IN TRODUC T I ON 19 F I GU R E 1 S TAG E S O F DEV ELO PMEN T FOR AMBITIOUS NEW C OMPANIES Potential founders decide for or against entrepreneurial activity, based on influences from their professional and personal environments • Acquisition of knowledge and development of research results • Inspiration provided by role models and commercialization-promoting structures in the work environment Initial phase • Review of innovative solutions’ commercialization potential and technical feasibility • Identification of business opportunities and ways of implementing them • Assessment of one’s own capacity to think and act entrepreneurially Preparatory work • Development of business model and business plan • Assessment of the business idea’s commercial viability and market appeal • Development and implementation of business idea into commercially lever- Seed phase ageable results or prototype • Search for grants, investors, business partners, co-founders etc. Business building and early growth, including formal company establishment • Development of product or service completed • Expansion of staff, organization, production and distribution • Public funding acquired and first investment rounds raised Startup phase • Successful market entry and early sales • Customers acquired, and contracts with business partners signed • New company becomes increasingly well-known • Expansion of business activities and rapid growth • Rapid market penetration, sharp revenue increases, profits are realized • Further extensive rounds of investment • New target markets, expansion of distribution structures to international markets Expansive growth and • Expansion of company offerings to include new applications and customer groups internationalization • Significant expansion of employee base and management capacities • Strategic partnerships established, competitive position secured and expanded Source: Author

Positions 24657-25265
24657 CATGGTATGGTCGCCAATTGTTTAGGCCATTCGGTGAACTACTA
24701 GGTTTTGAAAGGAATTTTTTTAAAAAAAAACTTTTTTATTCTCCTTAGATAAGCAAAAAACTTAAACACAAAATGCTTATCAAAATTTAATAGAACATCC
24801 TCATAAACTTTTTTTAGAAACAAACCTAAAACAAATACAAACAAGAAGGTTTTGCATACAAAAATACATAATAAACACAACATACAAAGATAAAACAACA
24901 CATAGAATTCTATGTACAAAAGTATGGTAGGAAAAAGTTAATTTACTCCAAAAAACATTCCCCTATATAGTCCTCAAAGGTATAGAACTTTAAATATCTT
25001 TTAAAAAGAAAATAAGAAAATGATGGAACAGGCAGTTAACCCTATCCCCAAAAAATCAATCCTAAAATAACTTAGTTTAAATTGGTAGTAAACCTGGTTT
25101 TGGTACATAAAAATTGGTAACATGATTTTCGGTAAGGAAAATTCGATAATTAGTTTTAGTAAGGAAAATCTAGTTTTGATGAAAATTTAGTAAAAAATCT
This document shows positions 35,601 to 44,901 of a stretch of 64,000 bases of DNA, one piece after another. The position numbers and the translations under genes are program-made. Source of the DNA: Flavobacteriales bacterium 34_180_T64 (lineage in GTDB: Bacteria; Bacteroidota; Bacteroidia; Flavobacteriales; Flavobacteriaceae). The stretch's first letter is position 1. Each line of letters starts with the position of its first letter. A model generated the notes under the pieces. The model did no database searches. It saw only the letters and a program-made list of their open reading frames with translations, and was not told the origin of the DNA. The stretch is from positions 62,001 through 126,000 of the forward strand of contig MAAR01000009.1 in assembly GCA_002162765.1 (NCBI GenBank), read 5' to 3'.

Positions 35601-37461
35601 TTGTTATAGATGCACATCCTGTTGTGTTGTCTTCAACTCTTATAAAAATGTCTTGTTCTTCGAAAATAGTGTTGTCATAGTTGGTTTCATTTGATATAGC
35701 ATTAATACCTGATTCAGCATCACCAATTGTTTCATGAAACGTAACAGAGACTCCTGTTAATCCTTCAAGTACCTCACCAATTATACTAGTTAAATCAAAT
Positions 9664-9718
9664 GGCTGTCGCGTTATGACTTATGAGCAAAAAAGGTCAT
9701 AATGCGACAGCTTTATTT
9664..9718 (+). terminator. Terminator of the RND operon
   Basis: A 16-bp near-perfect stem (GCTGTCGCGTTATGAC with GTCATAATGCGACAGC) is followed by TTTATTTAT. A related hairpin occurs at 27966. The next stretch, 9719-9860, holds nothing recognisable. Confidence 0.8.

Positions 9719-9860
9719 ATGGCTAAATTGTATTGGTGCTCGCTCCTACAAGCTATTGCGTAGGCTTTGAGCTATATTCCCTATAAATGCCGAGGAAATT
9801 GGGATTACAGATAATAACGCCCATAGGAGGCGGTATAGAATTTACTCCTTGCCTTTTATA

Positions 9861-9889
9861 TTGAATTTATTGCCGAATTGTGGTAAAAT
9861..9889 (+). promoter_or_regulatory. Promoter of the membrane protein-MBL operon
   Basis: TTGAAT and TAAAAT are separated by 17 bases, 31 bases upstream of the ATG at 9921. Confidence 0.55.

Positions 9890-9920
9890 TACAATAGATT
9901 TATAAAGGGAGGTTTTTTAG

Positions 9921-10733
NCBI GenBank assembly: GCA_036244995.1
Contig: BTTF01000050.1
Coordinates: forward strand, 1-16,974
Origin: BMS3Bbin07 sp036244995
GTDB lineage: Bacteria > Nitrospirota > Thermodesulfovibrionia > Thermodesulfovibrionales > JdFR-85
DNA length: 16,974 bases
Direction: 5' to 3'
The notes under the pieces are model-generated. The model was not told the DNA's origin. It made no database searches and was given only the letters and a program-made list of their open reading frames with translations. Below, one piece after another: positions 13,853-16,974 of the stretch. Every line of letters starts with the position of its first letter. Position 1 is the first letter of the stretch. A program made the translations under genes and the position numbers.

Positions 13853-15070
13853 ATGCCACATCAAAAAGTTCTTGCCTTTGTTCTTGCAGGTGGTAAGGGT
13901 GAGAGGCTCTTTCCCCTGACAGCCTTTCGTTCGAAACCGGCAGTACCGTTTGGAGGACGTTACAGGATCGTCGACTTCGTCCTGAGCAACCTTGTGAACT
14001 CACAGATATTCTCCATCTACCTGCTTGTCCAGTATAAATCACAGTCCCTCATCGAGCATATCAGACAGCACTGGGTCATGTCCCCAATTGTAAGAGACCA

20 1.3 Methodological approach The study is based on findings from the long-stand- Although the developed countries cited vary sub- ing research project accompanying the “EXIST – stantially with regard to their range of business Existenzgründungen aus der Wissenschaft” funding structures and research activities, they presently program;6 from evaluations of additional support exhibit considerable similarities with regard to the mechanisms intended to spur the creation of more approaches and instruments used to stimulate and innovative, knowledge-based and research-based support startups. This relates to the measures and startups; and from studies of Germany’s equity-ca- offers pursued by public (funding) institutions, pri- pital market conducted by Fraunhofer ISI. Building vate companies, investors, consulting companies, upon this foundation, the authors carried out a com- and so on. The progressive convergence is the re- prehensive evaluation of relevant publications. Re- sult of a lively cross-border dialogue regarding good search and on-site interviews both in Germany and practices, the spread of successful international ap- abroad, carried out by Bertelsmann Stiftung staffers, proaches, the adaptation of such approaches to local served as an additional source of information, espe- circumstances, and a general alignment between re- cially with regard to the examples of good practices gional startup ecosystems due to the work of inter- (see 8.1). With the dual aim of providing inspiration nationally active partners (e. g., venture-capital firms, and engaging in the transfer of knowledge, the pre- business builders, consulting companies) and diverse sent paper presents a variety of exemplary approa- forms of transnational cooperation (in some cases in- ches and instruments that could serve as examples cluding EU support). for German innovation policy. S t r uc t ur e of t he st udy E x amp le s of good practices in other d eve- This study initially takes a deeper look at the pro- lo p e d countries cess of founding innovative new companies (Chapter Especially with regard to factors influencing the ini- 2), as well as at the current environment and startup tial company-creation phase, Germany displays both ecosystem in Germany (Chapter 3). It then addresses clear strengths and weaknesses. This study identi- the study’s underlying thesis, that Germany’s quanti- fies points at which improvements could be made tative and above all qualitative startup gap is caused both generally and in the existing domestic support by problems in the initial phase of new-business crea- system for innovations and new businesses. Such im- tion. We discuss Germany’s strengths and analyze its provements could be realized through the adoption weaknesses in the areas of commercialization (Chap- or adaptation of good practices from other develo- ter 4), funding policy (Chapter 5) and startup finan- ped countries (e. g., the United Kingdom, Israel, Ca- cing (Chapter 6). The study draws connections bet- nada, Sweden, Switzerland). In some cases, these ap- ween the identified weaknesses and the examples of proaches could be used to build further upon existing good practices cited from abroad. This is intended to strengths. provide guidance as to how the identified weaknes- ses might be remedied. #Innov a ti o n B S t 6 See www.exist.de/EN/Home/home_node.html (accessed on October 22, 2020).